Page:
These lights can also quickly respond to new data, then make quick changes for improved traffic flow and safety. Here are a few examples of alerts smart traffic lights may provide:
- Detect a pedestrian’s arrival and activate the crosswalk signal
- Provide cyclists the right of way before other vehicles
- Allow emergency vehicles to go first
- Warn drivers when a red light is approaching
- Show drivers a countdown to a signal change
- Warn drivers about an upcoming road curve to inform them to slow down their car
Other Types of Vehicle-to-Infrastructure Technologies
Imagine a world in which driving is completely automated — the only way to achieve this vision is to adopt a road infrastructure to help drivers or autonomous vehicles run smoothly. This means the infrastructure must support both machine and human vision.
The road infrastructure must change from analog messages designated for human interpretation to digital messages so that autonomous vehicles can easily interpret their environment and respond. This means creating a digital ecosystem for vehicle sensors, cameras, and drivers to detect and interpret their surroundings’ conditions.
Smart Signs - Using retroreflective signs enhances readability so that drivers or autonomous vehicles can make faster decisions regarding their road conditions, speed limits, and navigation. There are also wireless digital traffic signposts that can transmit road sign information to the vehicle dashboard, the driver’s head-up display, or be narrated to the driver through voice activation. Firmware, radios, and microchips are implanted into a board; this digital sign can then transmit the information to all oncoming cars on the road.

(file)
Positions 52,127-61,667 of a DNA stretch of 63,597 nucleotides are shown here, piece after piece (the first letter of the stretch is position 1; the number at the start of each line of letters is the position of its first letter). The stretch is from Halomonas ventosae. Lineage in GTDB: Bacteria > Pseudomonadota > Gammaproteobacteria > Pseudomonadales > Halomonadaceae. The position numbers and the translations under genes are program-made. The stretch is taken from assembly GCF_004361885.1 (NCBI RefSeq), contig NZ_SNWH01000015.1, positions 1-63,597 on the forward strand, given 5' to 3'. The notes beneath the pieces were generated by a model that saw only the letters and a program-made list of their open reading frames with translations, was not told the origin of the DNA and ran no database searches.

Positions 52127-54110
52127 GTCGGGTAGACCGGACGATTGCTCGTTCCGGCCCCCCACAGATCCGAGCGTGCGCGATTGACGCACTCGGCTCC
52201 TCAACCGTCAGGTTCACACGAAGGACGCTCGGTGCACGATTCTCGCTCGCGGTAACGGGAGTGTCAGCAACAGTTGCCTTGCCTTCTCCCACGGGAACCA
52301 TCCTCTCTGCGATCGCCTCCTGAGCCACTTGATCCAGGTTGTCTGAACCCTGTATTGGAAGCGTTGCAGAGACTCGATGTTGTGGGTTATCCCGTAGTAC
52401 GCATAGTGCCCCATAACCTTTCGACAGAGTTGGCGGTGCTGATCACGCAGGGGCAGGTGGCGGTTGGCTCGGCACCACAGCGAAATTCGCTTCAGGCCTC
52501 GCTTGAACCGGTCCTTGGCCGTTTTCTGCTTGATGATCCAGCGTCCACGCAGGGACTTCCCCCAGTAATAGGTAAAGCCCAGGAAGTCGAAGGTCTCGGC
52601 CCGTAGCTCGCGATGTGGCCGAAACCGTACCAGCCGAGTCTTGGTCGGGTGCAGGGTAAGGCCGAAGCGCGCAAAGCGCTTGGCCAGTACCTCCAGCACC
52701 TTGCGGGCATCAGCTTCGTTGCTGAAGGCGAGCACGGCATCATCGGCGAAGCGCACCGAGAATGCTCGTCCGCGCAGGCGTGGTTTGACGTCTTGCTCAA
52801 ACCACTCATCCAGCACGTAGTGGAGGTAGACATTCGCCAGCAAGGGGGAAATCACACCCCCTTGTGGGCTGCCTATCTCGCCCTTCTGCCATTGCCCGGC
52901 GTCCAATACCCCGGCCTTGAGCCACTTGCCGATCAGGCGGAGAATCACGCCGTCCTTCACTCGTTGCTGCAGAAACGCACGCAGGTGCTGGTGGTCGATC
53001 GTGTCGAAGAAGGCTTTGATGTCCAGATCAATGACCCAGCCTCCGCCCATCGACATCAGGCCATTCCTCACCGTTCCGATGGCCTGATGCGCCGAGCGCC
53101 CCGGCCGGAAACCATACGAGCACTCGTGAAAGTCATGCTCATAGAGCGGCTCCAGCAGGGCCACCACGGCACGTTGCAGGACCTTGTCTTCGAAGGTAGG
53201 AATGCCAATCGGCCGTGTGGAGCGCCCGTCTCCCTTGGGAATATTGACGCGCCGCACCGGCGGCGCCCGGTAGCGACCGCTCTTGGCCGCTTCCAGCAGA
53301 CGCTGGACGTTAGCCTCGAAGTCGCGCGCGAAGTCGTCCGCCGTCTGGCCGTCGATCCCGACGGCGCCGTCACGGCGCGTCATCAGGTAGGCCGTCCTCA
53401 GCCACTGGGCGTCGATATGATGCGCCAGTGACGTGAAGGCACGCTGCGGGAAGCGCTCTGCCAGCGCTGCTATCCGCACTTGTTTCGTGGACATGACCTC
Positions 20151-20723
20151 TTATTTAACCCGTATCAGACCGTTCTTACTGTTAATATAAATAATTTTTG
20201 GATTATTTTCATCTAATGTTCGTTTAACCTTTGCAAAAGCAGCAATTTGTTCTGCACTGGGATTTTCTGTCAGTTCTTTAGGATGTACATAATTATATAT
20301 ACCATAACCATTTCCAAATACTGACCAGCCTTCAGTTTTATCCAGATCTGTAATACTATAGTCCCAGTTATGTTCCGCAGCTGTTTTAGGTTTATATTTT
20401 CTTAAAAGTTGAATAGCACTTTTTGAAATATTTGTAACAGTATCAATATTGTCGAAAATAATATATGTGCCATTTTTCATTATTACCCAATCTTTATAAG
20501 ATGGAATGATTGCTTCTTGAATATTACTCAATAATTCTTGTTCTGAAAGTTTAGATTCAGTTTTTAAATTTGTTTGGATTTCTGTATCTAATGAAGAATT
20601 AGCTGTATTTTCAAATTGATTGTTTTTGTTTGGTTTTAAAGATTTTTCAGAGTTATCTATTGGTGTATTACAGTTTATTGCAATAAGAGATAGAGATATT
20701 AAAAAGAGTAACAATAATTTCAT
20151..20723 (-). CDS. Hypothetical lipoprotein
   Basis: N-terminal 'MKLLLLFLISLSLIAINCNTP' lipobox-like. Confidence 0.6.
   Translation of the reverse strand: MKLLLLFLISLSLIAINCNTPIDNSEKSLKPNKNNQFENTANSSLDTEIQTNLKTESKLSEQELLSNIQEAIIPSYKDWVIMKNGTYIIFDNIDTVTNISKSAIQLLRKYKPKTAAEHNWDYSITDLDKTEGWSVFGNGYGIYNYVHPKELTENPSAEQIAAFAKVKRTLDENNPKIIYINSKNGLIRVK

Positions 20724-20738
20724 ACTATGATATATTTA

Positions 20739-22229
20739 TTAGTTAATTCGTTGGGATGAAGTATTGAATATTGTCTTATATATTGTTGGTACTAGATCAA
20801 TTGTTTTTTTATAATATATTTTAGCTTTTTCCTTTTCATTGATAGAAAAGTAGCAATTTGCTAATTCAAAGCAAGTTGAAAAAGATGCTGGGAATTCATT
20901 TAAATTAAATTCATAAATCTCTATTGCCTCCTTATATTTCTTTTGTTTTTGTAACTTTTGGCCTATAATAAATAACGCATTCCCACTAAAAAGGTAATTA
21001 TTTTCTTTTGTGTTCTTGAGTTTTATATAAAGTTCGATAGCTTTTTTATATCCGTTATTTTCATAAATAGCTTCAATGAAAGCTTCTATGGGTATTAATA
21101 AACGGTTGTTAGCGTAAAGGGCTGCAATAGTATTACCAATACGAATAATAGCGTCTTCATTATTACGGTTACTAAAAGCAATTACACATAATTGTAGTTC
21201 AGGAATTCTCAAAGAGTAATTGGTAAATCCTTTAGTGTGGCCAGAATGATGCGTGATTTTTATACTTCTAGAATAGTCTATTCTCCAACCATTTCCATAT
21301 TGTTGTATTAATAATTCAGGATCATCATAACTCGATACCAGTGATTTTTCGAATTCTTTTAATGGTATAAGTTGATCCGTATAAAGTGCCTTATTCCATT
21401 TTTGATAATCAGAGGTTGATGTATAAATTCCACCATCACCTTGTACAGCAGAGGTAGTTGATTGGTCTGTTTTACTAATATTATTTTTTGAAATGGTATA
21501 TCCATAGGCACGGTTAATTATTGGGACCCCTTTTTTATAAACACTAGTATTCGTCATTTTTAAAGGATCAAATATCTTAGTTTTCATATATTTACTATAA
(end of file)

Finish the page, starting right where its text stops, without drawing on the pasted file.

This type of smart signage display makes it easier to focus on driving, as important details such as speed limit are automatically transmitted.
Intelligent Road Markings - As V2I communication infrastructure becomes more commonplace, surrounding technologies must help support this network. This means other infrastructure must also connect to maximize road safety and traffic flow: cue intelligent road marking. Using intelligent road marking helps to connect to V2I and autonomous vehicles.
These markings use retroreflective paint to increase visual guidance, of particular importance when dealing with wet conditions or when traveling dark roads with minimal lighting. This improves traffic safety for cyclists, drivers, and pedestrians, especially in urban roads. These markings operate with minimal maintenance and aren’t significantly impacted by harsh weather conditions.
Vehicle-to-Infrastructure communication is paving the way to a more sustainable, safer, efficient, and autonomous future for drivers and traffic safety workers. V2I communication is just the beginning of smart technology in vehicle transportation. Soon more smart vehicles will be adopted on the streets. These vehicles can assess road conditions and traffic to improve safety, decrease traffic congestion, and reduce accidents, resulting in safer road conditions for everyone.